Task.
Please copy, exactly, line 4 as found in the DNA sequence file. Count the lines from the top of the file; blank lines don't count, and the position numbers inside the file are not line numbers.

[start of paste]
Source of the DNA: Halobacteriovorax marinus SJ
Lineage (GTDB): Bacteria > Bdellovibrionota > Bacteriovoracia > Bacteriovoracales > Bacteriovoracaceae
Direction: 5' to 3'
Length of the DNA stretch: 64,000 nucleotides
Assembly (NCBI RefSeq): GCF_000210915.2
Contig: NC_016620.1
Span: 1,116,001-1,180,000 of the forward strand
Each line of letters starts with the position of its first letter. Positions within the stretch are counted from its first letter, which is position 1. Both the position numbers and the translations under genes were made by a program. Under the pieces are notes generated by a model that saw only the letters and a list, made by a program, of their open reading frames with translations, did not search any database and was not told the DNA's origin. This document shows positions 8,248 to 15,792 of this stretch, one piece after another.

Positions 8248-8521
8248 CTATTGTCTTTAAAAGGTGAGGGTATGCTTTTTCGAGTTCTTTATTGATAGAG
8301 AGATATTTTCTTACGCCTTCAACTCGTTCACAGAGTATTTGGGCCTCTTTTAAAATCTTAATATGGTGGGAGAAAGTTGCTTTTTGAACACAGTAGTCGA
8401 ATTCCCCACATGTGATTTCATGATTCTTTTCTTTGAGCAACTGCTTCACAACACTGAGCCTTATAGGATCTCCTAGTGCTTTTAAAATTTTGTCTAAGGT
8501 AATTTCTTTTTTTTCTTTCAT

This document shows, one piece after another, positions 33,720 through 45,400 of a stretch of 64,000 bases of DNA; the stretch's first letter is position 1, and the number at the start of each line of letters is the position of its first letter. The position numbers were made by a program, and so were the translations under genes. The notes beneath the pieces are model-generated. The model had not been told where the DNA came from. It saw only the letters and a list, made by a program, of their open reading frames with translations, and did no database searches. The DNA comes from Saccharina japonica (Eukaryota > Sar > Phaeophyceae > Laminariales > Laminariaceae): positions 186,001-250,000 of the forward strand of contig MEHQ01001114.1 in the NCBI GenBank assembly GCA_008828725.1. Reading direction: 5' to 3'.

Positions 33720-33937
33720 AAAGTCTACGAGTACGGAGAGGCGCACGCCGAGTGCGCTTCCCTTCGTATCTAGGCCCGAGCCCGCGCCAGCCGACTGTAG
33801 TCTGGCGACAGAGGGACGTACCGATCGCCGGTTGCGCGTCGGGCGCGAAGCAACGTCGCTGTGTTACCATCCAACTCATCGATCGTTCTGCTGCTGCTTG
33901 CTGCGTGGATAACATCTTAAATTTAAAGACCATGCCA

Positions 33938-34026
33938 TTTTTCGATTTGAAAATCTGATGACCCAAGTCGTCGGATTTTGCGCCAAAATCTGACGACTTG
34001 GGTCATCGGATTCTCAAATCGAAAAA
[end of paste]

Length of the DNA stretch: 64,000 nucleotides